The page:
Fine-tuning is a process used in machine learning where a pre-trained model like TimeGPT undergoes additional training to adapt it for a specific dataset. Initially, TimeGPT can operate in a zero-shot manner, meaning it can generate forecasts as-is. While this zero-shot approach provides a solid baseline, the performance of TimeGPT can often be improved through fine-tuning. During this process, the TimeGPT model undergoes additional training using the specific dataset, starting from the pre-trained parameters. The updated model then produces the forecasts.

Learn how to fine-tune TimeGPT

Historical Forecasts

Historical forecasts, also known as in-sample forecasts, are the predictions made for the historical data. These forecasts are commonly used to evaluate the performance of forecasting models by comparing the predicted values against the actual values.

Learn how to make historical forecasts with TimeGPT

Anomaly Detection

Anomaly detection refers to the process of identifying unusual observations that deviate significantly from the expected behavior of the data. Anomalies, also known as outliers, can be caused by a variety of factors, such as errors in the data collection process, sudden changes in the underlying patterns of the data, or unexpected events. These anomalies can pose challenges for many forecasting models, as they may distort trends, seasonal patterns, or estimates of autocorrelation. Consequently, anomalies can significantly impact the accuracy of forecasts. Therefore, it is crucial to be able to identify them accurately.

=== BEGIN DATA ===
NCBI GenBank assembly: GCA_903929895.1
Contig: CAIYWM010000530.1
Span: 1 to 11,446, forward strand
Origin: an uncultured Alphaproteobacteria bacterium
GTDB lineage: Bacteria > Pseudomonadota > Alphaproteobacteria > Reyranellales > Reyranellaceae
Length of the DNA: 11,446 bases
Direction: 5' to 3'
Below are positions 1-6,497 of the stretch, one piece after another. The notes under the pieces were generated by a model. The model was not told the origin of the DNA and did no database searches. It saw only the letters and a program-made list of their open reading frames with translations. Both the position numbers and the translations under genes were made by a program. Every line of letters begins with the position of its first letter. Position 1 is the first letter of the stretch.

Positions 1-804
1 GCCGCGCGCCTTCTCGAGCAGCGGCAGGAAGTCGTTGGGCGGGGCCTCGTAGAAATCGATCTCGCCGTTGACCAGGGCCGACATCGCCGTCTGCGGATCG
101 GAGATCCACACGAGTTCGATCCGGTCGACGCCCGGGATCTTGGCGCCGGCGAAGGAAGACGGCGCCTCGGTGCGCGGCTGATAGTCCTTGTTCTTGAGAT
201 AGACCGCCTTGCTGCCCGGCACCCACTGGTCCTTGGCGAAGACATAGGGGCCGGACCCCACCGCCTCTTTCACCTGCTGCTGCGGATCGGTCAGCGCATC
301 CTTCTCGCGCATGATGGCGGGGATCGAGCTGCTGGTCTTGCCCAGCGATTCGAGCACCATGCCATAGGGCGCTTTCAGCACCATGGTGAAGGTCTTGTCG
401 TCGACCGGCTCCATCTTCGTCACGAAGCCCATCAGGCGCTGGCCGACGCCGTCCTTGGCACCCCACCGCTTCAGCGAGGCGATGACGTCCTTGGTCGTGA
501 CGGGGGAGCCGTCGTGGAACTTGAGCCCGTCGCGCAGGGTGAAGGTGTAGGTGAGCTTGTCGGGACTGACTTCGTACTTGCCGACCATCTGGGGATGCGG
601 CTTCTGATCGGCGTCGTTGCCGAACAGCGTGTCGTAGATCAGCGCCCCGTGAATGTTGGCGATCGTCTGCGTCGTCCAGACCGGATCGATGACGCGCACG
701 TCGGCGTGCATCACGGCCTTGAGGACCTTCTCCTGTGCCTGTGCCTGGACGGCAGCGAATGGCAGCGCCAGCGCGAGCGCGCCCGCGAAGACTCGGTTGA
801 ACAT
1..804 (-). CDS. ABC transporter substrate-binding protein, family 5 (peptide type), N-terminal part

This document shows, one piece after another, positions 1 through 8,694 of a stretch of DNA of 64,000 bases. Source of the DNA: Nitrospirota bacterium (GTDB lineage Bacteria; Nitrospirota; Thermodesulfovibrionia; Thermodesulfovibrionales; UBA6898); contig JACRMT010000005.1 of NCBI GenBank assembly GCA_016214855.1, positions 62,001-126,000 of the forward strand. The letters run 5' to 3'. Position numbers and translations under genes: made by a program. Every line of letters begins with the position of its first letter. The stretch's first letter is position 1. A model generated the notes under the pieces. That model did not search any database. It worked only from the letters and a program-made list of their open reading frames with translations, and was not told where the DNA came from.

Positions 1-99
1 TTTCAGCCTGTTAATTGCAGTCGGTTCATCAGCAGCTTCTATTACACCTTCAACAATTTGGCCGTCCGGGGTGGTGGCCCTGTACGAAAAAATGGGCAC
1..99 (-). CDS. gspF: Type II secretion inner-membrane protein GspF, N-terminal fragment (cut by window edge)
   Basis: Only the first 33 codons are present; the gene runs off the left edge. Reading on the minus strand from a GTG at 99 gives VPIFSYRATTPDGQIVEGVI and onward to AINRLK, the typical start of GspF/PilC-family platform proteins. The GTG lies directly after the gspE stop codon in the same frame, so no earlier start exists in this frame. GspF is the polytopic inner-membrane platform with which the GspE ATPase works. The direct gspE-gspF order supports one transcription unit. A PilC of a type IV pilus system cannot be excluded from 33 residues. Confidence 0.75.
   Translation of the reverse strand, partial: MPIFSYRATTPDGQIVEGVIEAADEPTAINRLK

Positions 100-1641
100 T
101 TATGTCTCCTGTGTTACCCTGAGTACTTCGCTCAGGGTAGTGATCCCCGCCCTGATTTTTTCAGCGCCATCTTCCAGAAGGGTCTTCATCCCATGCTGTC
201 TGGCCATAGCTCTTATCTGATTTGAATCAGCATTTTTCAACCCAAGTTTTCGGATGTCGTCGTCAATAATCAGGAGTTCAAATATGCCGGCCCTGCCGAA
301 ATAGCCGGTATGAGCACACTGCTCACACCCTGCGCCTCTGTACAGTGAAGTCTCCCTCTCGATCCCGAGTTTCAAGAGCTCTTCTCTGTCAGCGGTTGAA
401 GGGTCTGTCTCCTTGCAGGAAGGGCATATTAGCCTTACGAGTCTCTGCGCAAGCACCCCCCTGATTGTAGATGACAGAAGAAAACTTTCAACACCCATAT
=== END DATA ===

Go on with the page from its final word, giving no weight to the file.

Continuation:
Anomaly detection has many applications across different industries, including detecting fraud in financial transactions, monitoring the performance of online services, or identifying unusual patterns in energy usage.

Learn how to detect anomalies with TimeGPT

Time Series Cross Validation

Time series cross-validation is a method for evaluating how a model would have performed on historical data. It works by defining a sliding window across past observations and predicting the period following it. It differs from standard cross-validation by maintaining the chronological order of the data instead of randomly splitting it.

This method allows for a more accurate estimation of a forecasting model’s predictive capabilities by considering multiple sequential periods. When only one window is used, this method resembles a standard train-test split, with the last set of observations serving as the test data and all preceding data as the training set.

Learn how to perform cross-validation with TimeGPT

Exogenous Variables

Exogenous variables are external factors that can influence the behavior of a time series but are not directly affected by it. For example, in retail sales forecasting, exogenous variables could include factors such as holidays, promotions, prices, or weather data for electricity load forecasts. By incorporating these variables into the forecasting model, it is possible to capture the relationships between the target series and external factors, leading to more accurate predictions.

Learn how to include exogenous variables in TimeGPT